On Wed, 22 Oct 1997, Burrows wrote:

> Can anyone out there provide any information on when New Yorkers stopped
> using the British system of pounds, shilling, and pence? In 1797 the state
> legislature officially endorsed the decimal dollar system established by
> Congress in the 1792 Coinage Act, but I seem to recall that some people
> continued to use the British system as late as the 1820s. I have no
> idea why, however.

I have seen account books kept entirely in York Currency (8/ = $1.00) into
the 1830s, and account books using shillings (1/ = 12 1/2 cts) into the
1860s. Arithmetic texts well into the 1840s commonly carried sections
explaining how to reduce the various state currences into "federal money"
and vice versa.

The system makes a little more sense if you realize that outside of
cities, much of the economy was what has been called "book keeping barter"
e.g. a series of exchanges of goods and services for other goods and
services recorded in account books, but with very little actual currency
ever passing hands. As a "money of account" the old York shilling was as
good as anything else.

When money did pass hands, it was often in a bewildering variety of coins
and notes. A storekeeper in the 1840s was likely to encounter Spanish,
Portugese, French, etc., coinage passing as legal tender, and had to go to
the trouble of converting everything to a common system. In the 1840s, the
merchant would probably translate everything into "federal money" but a
few conservatives would persist in converting sums in (and out) of pounds,
shillings and pence.

York currency, where eight shillings was one Spanish milled dollar, was a
bit easier to figure than some of the other early American currencies.
None of the American currencies was actually equivalent to the British
system. Daboll's Arithmetic (1829) lists four different currencies:

New England, Virginia, Kentucky and Tenessee  6/ = $1.00
New York and North Carolina 8/ = $1.00
NJ, Pa, Del. and Maryland 7/6 = $1.00
South Carolina, Georgia 4/8 = $1.00

There was also a Halifax currency, but I don't have a source in front of
me that says how that was figured.  Almost any American arithmetic printed
before 1830, and probably most before 1840, would have elaborate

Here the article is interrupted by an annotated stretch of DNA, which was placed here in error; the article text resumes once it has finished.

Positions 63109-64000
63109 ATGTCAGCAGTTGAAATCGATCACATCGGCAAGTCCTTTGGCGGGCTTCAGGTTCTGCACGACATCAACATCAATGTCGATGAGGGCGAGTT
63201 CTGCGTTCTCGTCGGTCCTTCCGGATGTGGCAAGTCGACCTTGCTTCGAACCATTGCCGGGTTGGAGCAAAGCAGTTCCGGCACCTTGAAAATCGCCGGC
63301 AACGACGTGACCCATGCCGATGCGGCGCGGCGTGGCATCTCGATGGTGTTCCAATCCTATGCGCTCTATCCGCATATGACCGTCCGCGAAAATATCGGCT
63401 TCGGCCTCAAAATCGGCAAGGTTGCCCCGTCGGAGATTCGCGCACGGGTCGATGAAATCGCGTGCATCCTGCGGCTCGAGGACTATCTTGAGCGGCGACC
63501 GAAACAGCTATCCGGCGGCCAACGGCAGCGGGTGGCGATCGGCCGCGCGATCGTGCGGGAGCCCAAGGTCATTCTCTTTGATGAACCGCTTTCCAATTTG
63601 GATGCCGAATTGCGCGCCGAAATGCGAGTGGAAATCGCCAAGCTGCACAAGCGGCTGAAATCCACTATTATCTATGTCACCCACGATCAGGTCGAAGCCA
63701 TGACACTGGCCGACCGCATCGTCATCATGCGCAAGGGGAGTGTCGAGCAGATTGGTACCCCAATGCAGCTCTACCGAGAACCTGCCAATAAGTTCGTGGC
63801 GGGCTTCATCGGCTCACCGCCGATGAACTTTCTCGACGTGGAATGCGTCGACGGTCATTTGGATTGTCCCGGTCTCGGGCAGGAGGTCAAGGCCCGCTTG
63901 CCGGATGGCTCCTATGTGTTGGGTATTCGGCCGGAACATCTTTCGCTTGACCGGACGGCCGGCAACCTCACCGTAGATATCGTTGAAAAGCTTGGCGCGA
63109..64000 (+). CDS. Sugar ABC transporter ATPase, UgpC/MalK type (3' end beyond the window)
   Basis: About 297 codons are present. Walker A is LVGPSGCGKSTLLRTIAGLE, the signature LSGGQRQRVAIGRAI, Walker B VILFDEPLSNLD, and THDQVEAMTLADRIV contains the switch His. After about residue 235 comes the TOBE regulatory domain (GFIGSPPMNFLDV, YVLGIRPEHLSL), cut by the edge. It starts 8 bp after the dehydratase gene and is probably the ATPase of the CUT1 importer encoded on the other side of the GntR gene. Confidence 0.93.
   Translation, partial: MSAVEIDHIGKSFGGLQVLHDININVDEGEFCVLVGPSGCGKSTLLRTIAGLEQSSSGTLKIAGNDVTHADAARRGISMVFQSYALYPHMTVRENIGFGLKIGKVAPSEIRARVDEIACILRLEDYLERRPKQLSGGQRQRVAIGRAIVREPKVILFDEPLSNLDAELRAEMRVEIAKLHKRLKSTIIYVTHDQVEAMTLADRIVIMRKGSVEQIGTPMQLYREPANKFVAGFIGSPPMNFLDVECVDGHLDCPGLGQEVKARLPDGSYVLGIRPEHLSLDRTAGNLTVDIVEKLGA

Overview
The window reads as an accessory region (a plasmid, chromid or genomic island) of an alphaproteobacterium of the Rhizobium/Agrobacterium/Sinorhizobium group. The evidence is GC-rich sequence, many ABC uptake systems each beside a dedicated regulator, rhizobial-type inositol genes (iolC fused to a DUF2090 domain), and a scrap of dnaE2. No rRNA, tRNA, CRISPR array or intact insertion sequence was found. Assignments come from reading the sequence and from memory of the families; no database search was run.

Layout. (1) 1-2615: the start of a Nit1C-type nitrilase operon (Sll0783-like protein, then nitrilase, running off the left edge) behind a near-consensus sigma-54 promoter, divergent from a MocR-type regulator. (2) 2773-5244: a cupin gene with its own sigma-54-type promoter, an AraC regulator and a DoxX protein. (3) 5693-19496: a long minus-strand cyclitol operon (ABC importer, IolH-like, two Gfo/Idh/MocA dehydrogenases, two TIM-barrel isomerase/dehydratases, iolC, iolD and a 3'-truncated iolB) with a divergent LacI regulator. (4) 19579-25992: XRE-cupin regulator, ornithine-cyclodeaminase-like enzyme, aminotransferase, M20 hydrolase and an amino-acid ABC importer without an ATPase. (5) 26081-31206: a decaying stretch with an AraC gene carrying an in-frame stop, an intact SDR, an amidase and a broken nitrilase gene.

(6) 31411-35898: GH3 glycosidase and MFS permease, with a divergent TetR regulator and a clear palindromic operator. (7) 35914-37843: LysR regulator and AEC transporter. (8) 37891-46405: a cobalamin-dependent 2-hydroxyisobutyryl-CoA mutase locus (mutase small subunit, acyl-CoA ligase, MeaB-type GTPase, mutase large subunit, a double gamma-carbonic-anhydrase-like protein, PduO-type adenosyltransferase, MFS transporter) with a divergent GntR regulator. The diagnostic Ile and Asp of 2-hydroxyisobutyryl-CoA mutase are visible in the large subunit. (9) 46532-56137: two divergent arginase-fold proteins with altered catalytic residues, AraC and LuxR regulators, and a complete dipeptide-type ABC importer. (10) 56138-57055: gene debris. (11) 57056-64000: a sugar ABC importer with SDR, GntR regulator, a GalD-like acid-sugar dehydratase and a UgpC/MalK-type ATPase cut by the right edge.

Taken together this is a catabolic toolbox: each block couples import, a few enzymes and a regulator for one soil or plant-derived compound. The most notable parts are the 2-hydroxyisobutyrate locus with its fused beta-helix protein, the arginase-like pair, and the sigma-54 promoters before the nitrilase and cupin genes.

instructions on how to convert from one system of money to the others.

Other than account books, you do run into the traces of the old York
currency in prices of books and other goods up to the Civil War, which run
quite often run in shilling increments:

12 1/2, 24, 37 1/2, 50, 62 1/2, 75, 87 1/2 cents.

You also occasionally run into cheaper books (almanacs, chap books) listed
as costing 6 1/4 cts (half a shilling). There was a half cent piece, but
no quarter cent piece.  It used to puzzle me why so many old text books
have 37 1/2 penciled into the corner of the cover or flyleaf, but that was
just converting 3/ (three shillings) into federal money.

Anyway, New Yorkers weren't exactly using the British system; they were
using an obsolete system of pounds, shillings and pence, as a way of
expressing value long after there was any actual currency that actually
carried that value. Most people gave up keeping track of pounds and pence
by the 1830s, but the convention of expressing prices in shillings (york
shillings and one eighth of a dollar) continued much longer.

If you want a citation, there is an obscure article by Densmore in the
Midwestern Archivist which I can dig out for you if you are really

Christopher Densmore
University Archives
University at Buffalo
420 Capen Hall
Box 602200
Buffalo, New York  14260-2200

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